Collecting, growing and planting – expert nursery skills are key to restoring native rainforest on Norfolk Island
Tall, dense subtropical rainforest once covered the whole of Norfolk Island with Norfolk Island pines (Araucaria heterophylla) abundant on the lower levels and slopes. Human settlement and extensive historic land clearance have left only small remnants of this rainforest, primarily on the higher part of the island, the peaks of Mt Pitt and Mt Bates in the National Park.
Now even these small remaining areas are under threat from highly invasive weed species including cherry (red) guava (Psidium cattleianum), African olive, (Olea europaea subsp. cuspidata) and Hawaiian Holly (Schinus terebinthifolius).
Weed species can transform native habitat to the detriment of other native and endemic species. Some weeds will form dense thickets or send out extensive root mats which inhibit other species from germinating or thriving, some weeds can out-compete native plants for moisture, while other weeds exert an allelopathic effect – inhibiting native plant germination and growth through chemical changes in the soil.
These impacts have flow-on affects for other species including changing the forest structure, slowly killing mature native trees and reducing the number of nesting hollows, reducing native food species or introducing new foods (berries) which are toxic to native birds.
The Norfolk Island Region Threatened Species Recovery Plan notes that of the 182 plant species found on the island, 46 are considered to be threatened, including 15 considered critically endangered. The Plan concludes the majority of these species would benefit from weed control and forest rehabilitation activities.
As a result, removing weeds and revegetating cleared sites with native and endemic species has become a major ongoing island wide project.
As Nigel Greenup, the Park Manager explains, “the more weeds that are removed and replaced with plantings of native species, the better the habitat becomes across the island, which in turn increases the viable habitat for a range of other species like our island birds, many of which are also threatened”.
Because of Norfolk’s strict biosecurity regulations, all native plants used in re-plantings must be grown on the island. Current funding supports a part-time nursery contractor who collects seed and propagates plants in the nursery before planting them in rehabilitation areas.
Threatened species currently being propagated in the nursery include:
- Achyranthes arborescens (Chaff Tree) – endemic and critically endangered
- Cordyline obtecta (Ti Tree) – vulnerable
- Dysoxylum bijugum (Sharkwood) – vulnerable
- Euphorbia norfolkiana (Norfolk Island Euphorbia)- endemic and critically endangered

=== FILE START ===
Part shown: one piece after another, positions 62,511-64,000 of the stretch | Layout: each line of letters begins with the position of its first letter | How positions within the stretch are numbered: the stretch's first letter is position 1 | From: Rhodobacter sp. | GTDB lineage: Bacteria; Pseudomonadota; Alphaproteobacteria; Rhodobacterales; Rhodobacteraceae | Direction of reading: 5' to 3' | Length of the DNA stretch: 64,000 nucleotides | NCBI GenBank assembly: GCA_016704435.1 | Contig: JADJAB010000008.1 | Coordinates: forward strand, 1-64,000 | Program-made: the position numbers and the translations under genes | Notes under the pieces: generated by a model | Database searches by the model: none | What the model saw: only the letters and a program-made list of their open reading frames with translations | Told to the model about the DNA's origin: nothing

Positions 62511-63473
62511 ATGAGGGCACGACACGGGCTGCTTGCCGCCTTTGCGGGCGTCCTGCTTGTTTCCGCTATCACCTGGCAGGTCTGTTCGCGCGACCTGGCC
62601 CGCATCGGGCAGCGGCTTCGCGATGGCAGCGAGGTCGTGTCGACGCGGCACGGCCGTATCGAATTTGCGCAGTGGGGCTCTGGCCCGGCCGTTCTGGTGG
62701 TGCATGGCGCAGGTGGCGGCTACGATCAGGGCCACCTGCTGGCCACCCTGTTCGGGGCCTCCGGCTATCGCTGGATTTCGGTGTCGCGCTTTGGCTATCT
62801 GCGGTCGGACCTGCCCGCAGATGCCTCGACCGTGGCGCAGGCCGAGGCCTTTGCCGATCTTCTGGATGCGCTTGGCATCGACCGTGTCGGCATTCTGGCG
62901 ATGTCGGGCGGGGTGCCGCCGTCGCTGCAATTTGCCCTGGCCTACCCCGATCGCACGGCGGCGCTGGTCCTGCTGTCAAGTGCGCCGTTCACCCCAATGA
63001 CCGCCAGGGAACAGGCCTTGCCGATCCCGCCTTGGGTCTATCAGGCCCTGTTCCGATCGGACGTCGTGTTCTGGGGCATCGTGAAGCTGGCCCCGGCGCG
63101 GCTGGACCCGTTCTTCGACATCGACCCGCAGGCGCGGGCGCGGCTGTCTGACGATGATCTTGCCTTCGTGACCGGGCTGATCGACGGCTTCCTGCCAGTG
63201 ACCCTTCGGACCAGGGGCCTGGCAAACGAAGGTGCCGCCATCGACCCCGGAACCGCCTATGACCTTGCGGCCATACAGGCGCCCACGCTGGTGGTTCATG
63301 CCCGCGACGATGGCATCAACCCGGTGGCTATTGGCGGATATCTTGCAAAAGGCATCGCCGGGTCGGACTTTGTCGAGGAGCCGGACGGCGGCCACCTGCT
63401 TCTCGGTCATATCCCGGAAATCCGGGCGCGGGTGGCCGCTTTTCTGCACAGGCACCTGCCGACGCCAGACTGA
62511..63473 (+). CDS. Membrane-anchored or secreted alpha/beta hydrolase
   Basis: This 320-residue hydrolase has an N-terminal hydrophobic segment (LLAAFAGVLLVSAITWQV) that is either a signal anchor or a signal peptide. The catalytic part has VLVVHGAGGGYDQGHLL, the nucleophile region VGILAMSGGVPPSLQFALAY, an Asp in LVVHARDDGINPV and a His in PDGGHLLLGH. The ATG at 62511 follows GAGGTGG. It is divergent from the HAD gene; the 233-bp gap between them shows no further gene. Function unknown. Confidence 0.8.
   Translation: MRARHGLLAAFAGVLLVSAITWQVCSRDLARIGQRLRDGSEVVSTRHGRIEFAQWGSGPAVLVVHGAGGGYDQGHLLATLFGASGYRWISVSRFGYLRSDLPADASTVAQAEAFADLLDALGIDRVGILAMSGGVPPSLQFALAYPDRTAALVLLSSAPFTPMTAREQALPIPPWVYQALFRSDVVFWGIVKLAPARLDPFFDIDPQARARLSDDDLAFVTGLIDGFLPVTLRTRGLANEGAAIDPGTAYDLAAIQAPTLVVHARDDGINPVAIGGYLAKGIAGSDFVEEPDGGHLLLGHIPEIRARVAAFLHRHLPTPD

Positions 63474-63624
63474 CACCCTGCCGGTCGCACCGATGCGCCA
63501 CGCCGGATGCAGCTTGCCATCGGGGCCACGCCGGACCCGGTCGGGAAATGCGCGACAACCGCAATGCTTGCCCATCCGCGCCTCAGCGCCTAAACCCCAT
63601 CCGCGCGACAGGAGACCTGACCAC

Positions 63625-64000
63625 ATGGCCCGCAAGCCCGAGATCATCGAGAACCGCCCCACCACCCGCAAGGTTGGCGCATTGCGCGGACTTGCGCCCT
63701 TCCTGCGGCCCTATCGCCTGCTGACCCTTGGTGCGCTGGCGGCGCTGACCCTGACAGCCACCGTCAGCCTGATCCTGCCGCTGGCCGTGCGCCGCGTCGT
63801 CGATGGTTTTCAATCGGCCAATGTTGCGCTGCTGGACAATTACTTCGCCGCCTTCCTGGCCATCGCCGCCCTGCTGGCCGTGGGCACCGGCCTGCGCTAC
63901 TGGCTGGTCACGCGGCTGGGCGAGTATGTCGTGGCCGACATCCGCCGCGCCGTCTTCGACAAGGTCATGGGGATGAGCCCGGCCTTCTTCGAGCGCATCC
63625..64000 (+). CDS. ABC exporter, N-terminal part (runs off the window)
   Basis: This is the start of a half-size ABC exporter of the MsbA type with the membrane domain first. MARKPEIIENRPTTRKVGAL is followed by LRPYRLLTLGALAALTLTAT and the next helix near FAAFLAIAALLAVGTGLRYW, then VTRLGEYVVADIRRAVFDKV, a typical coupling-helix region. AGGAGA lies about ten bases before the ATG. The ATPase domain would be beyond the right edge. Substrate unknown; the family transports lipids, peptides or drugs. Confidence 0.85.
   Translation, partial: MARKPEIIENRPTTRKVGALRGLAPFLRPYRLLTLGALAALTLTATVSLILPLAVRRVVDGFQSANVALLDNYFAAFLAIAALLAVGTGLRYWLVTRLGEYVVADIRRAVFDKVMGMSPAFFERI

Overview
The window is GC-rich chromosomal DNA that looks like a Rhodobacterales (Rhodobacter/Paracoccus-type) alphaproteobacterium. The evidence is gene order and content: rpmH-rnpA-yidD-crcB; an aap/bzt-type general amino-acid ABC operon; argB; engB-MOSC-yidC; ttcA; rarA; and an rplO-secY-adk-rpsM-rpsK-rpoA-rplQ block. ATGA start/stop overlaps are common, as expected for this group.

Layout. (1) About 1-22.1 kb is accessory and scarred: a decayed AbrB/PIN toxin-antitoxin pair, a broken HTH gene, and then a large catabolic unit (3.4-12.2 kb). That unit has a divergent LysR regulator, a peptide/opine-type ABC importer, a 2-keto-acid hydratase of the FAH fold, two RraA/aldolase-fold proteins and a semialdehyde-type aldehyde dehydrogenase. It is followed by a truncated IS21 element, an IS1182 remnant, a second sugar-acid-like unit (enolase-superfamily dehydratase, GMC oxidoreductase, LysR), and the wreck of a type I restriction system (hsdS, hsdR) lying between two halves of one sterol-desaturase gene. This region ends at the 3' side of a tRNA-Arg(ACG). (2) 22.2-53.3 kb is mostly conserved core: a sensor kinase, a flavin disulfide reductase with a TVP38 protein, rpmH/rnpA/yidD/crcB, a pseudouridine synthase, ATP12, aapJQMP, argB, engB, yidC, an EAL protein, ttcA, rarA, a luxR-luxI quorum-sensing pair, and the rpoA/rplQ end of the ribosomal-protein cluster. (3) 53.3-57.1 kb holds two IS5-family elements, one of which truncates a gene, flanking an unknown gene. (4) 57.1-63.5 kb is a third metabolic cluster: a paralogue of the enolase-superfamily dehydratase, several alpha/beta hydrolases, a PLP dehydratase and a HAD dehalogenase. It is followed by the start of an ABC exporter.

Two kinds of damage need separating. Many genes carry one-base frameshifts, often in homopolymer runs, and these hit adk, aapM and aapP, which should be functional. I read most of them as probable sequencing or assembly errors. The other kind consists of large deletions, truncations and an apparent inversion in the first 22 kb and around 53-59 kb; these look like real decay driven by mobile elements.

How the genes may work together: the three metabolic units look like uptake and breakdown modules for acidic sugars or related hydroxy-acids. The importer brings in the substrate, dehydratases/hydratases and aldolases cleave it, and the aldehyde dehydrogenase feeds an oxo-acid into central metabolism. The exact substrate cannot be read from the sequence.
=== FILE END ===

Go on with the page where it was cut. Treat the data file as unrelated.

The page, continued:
- Myrsine ralstoniae (Beech) – endemic and vulnerable
- Pittosporum bracteolatum (Oleander) – endemic and vulnerable
- Myoporum obscurum (Popwood) – endemic and critically endangered
- Wikstroemia australis (Kurrajong) – endemic and critically endangered
Since December 2018 over 11,000 plants, with the majority being threatened species, have been planted in the National Park, Norfolk Island Regional Council reserves, at the Kingston and Arthur Vale Historic Site (World Heritage) and on private land.
One example of how a critically endangered and endemic plant has benefited from the island-wide approach is the Popwood (Myoporum obscurum). This small tree has prolific, scented white flowers in summer followed by pea-sized purple berries.
Popwood (Myoporum obscurum) growing in the park. Photo credit Murray Fagg; Collection of Popwood seeds. Photo credit Parks Australia
An ongoing program of seed collection, germination and replanting has successfully increased the numbers of this plant from a population of less than 30, the majority of which were in the National Park, to 371 individuals distributed across the island in both public and private tenure.
There have been similar significant increases in all of the threatened flora species being propagated by the nursery.
Norfolk Island nursery. Photo credit Parks Australia
But rehabilitating a National Park, let alone a whole island, is a very, very big job.
Norfolk Island is about 3,455ha with the Norfolk Island National Park covering around 650 hectares (including Phillip Island at 190ha). Approximately 30% of the Norfolk Island National Park has been treated for woody weed control and is being replanted but the remaining 70% has had limited or no treatment.
While some parts of the National Park are practically weed free, other parts of the forest have around a 50:50 density of weed vs native plants and in areas that are very difficult to access there can be almost a 100% weed cover.
This project needs additional funding to employ people to undertake weed work – so there is space to plant out natives grown in the nursery – and to continue to monitor and retreat all forest rehabilitation areas which can otherwise quickly become weedy again.
Every dollar makes a difference and can increase the pace of subtropical rainforest rehabilitation on Norfolk Island – and will in turn increase the viable habitat for other species.
You can add your support to conserving our Norfolk Island species here.